In a circuit involving integrated circuits, the documentation for the ic often states that if a pin is in logic 1 or high the circuit will behave in one way, and if the circuit is in logic 0 or low the circuit will behave in another way. One example i found was experimenting with the 4029 CMOS Counter ic http://www.intersil.com/content/dam/Intersil/documents/fn33/fn3304.pdf on the up/down and dec/bin pins. What i don't understand, is what the pin that is set either high or low should be connected to i would assume it would be the positive supply voltage, the negative supply voltage, or neither, but i can't seem to figure out which one.
The bottom of page 7-799 of the linked datasheet gives the thresholds for low and high input voltages given a couple of different supply voltages. As long as the voltage on the input is at most/least that value when referenced to ground the input is considered low/high regardless of what you tie it to.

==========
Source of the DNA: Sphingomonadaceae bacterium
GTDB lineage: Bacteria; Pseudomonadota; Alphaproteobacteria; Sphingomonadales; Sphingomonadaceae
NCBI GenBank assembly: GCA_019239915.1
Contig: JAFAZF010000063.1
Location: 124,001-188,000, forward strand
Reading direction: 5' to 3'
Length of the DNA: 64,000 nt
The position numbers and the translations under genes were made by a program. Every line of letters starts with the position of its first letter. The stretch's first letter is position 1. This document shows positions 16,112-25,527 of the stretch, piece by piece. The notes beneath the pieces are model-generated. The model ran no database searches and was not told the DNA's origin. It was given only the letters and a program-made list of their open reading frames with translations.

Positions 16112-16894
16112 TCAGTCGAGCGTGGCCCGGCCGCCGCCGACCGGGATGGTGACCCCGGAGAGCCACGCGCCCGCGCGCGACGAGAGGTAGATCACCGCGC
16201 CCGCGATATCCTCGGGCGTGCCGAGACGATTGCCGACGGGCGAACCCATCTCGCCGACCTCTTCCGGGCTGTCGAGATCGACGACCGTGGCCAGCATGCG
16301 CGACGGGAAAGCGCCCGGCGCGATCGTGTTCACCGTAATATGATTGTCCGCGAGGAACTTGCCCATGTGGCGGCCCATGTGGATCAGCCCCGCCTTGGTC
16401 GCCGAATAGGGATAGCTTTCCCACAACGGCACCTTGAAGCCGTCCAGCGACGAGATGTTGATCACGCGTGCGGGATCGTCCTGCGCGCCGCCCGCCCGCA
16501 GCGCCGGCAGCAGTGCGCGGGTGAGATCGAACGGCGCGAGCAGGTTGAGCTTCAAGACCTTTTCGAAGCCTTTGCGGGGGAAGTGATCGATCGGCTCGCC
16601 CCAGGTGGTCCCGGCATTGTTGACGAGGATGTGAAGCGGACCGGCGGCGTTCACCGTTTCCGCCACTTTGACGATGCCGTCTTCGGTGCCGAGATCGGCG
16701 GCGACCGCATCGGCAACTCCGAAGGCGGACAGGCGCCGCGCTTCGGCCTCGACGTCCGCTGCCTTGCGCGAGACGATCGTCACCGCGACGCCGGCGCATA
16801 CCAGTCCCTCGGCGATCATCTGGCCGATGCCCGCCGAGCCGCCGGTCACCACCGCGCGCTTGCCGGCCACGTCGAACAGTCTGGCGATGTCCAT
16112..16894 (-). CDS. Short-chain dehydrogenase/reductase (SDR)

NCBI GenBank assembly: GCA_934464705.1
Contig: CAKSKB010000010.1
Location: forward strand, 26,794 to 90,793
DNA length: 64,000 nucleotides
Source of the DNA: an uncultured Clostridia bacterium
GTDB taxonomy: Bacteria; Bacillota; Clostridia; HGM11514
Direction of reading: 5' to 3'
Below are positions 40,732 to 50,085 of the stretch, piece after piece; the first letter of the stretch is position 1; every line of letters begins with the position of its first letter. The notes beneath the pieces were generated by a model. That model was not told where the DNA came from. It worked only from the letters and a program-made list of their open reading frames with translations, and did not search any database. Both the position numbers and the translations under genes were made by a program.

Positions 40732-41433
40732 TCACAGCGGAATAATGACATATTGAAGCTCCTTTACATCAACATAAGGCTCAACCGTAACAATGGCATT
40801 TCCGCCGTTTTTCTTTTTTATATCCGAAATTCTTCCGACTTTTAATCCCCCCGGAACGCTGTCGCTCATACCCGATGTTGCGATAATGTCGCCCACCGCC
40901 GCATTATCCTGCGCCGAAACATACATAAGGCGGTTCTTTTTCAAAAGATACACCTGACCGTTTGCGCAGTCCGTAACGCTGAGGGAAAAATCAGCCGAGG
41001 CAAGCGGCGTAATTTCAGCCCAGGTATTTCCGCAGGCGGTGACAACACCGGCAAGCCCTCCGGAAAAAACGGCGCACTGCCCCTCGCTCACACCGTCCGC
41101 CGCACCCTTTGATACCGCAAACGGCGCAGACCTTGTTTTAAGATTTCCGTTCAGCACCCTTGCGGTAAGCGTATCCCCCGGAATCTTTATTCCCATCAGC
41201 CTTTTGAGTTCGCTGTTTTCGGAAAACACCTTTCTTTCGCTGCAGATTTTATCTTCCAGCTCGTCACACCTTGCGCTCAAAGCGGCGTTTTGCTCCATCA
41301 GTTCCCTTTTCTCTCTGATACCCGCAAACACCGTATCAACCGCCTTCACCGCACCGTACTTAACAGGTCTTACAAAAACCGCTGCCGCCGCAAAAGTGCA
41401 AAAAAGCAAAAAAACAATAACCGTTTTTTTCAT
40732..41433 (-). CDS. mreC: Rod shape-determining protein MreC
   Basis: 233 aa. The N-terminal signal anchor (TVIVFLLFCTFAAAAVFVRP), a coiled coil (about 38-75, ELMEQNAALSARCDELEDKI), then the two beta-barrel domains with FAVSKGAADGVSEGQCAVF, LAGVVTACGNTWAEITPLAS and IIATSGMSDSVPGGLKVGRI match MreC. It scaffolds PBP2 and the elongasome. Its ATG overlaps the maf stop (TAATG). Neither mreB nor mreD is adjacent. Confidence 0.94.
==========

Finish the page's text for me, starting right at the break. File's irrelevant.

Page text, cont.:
Depending on the logic family you use there are different thresholds for high/low states
Here is a table that shows these different levels (image source)
You should check the threshold levels in the datasheet of your device for the intended power supply level.
In any family, connecting an input pin to ground will definitely set it to LOW and connecting an input pin to Vcc will definitely set it to HIGH.
If an input pin should be high (1) for the chip to do what you want, connect the pin to +5V (or whatever your positive supply is). If the pin should be low (0), connect it to ground.
CMOS input pins should never be left unconnected.